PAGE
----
We recently spoke with the head of customer experience (CX) at a large industrial manufacturer. This $25B+ business-to-business (B2B) company had a long history of being very product-focused, but the CX leader has been able to shift the organization’s culture to become much more customer-centric. It didn’t happen right away, as cultural transformations take time, but he was able to catalyze the change in a little over two years with a combination of leadership, communication, and technology. 

Here are some of the key learnings from his journey:

  • Use CX metrics that everyone can understand. The ultimate measurement of CX success was made simple: the percentage of customers who felt like it was easy to do business with the company. This simplicity allows the CX team to show the results as green, yellow, or red smiley faces, showcasing customers who indicated it was easy, not so easy, or difficult to interact with the company. Key stakeholders had no problem understanding what it meant, and how their group’s efforts may be affecting the measure. The measurements helped drive improvements in areas where customers were having difficulty interacting with the business, driving a 40% higher retention rate.
  • Make it clear that every interaction matters. After building a program that delivered both relationship and transaction-level insights, the CX leader realized that he needed to focus on the 250,000 individual interactions that customers were having with the company every day. Each interaction was an opportunity to strengthen or fracture the loyalty of those customers. So the CX team developed employee communication focused on “jobs to be done,” which resonated with employees and created a sense of ownership. For example, employees who were part of the delivery organizations were shown how their jobs impacted customers, and how the customer scores were a reflection of their work. Overall, the results were framed like this: “13% of customers find it hard to do business with the company, or 14,512 people in the last 12 months felt that we weren’t easy to work with.” By making the results more personal, employees saw that every customer touch point means every person has a job to be done, a job that will ultimately impact how the customers behave. 
  • Build incentives for behaviors, not scores. The company’s objective was to close the loop 100% of the time. They wanted every account manager to follow up with their customers on all feedback. Why? If a customer was willing to spend 10-15 minutes out of their busy schedule to provide feedback, then they felt like the customer deserved a follow-up. The closed-loop process also resulted in several cases that led to some business expansion. By setting a target on this well-understood activity, rather than a CX score, it helped change how people viewed their role with customers and drive cultural transformation.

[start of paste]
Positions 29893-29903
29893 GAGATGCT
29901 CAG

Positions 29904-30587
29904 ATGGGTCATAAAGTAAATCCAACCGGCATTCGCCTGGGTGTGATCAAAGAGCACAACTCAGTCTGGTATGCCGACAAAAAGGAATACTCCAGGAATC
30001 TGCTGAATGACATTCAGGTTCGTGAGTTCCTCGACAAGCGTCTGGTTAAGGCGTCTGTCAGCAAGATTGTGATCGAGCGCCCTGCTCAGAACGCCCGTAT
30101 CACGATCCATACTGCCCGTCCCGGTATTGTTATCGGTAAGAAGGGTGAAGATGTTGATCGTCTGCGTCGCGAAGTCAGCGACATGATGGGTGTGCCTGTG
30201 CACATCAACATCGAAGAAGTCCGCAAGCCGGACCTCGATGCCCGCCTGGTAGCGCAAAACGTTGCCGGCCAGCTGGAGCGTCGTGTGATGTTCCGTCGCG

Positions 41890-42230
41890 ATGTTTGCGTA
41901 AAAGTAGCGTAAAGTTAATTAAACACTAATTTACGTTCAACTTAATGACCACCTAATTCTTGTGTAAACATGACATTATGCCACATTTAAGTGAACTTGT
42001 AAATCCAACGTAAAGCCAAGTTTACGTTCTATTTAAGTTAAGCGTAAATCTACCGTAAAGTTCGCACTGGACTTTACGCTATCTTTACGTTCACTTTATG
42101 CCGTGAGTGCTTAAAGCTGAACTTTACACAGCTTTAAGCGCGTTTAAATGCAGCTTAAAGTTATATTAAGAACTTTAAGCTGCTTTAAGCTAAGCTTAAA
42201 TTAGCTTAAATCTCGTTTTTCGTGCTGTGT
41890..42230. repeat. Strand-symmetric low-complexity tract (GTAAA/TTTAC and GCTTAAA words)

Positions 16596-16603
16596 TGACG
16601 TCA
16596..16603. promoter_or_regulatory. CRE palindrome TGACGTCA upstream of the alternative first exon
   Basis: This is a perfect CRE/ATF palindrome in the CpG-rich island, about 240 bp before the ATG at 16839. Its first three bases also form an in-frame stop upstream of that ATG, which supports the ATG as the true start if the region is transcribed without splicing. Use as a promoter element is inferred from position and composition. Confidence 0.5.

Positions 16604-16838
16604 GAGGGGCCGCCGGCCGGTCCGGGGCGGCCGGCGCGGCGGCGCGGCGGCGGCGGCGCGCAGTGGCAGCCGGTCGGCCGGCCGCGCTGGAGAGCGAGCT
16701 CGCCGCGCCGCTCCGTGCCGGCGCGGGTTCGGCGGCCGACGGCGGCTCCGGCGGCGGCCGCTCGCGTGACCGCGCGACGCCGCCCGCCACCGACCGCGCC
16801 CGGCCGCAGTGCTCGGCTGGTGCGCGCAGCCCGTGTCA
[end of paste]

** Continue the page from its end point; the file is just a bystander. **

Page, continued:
• Use executive endorsement to lock in desired behaviors. The CEO took customer stories and shared them at all-hands meetings and in his emails,  blog posts, and other communications  saying, “check out this great example of customer expansion from a simple follow-up.” One particular story was about a customer who was really frustrated with the website, as they had no luck in finding product information desperately needed, resulting in negative feedback. The sentiment was routed to the account executive and they contacted the customer. The customer was so surprised that somebody listened and did something about it, that the conversation ultimately led to an expansion deal.
  • Keep showcasing wins and value. The company’s closed-loop completions had a direct correlation to an increase in customer loyalty, which led to more than a 150% increase in referrals amongst promoters. The CX team used this data to build a one-pager, which proved to be very effective in communicating the importance of employees taking simple actions. They also created a 45-second animation video to visualize the achievements of the account managers and leveraged all of the company’s internal communications channels to create and distribute customer impact stories. These ongoing communications really helped demonstrate how important the 100% follow-up goal was to the business.
  • Prioritize IT projects based on customer impact. One business division with a large IT backlog used customer insights to prioritize projects based on how they would make it easier for customers to do business with the company. Instead of debating priorities based on internal perspectives, this approach aligned all of the discussions on customer needs, which furthered the cultural transformation.


The bottom-line: Insights can help drive a more customer-centric culture in B2B. 

James Bampos, is the Head of B2B CX Solution Strategy at Qualtrics

Bruce Temkin is the Head of Qualtrics XM Institute